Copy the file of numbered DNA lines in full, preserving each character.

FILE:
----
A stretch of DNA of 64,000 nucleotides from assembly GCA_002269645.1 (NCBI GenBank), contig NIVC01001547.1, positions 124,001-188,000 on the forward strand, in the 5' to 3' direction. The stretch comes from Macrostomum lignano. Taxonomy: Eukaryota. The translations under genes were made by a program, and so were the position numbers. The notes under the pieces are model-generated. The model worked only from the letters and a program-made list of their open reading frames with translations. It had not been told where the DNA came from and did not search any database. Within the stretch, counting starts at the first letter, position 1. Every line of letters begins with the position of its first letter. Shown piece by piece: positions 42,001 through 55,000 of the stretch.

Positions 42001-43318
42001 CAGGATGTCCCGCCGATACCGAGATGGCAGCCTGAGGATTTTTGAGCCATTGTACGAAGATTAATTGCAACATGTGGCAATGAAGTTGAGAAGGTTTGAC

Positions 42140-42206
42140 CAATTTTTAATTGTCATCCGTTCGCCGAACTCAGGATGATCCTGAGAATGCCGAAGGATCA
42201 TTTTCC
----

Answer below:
A stretch of DNA of 64,000 nucleotides from assembly GCA_002269645.1 (NCBI GenBank), contig NIVC01001547.1, positions 124,001-188,000 on the forward strand, in the 5' to 3' direction. The stretch comes from Macrostomum lignano. Taxonomy: Eukaryota. The translations under genes were made by a program, and so were the position numbers. The notes under the pieces are model-generated. The model worked only from the letters and a program-made list of their open reading frames with translations. It had not been told where the DNA came from and did not search any database. Within the stretch, counting starts at the first letter, position 1. Every line of letters begins with the position of its first letter. Shown piece by piece: positions 42,001 through 55,000 of the stretch.

Positions 42001-43318
42001 CAGGATGTCCCGCCGATACCGAGATGGCAGCCTGAGGATTTTTGAGCCATTGTACGAAGATTAATTGCAACATGTGGCAATGAAGTTGAGAAGGTTTGAC

Positions 42140-42206
42140 CAATTTTTAATTGTCATCCGTTCGCCGAACTCAGGATGATCCTGAGAATGCCGAAGGATCA
42201 TTTTCC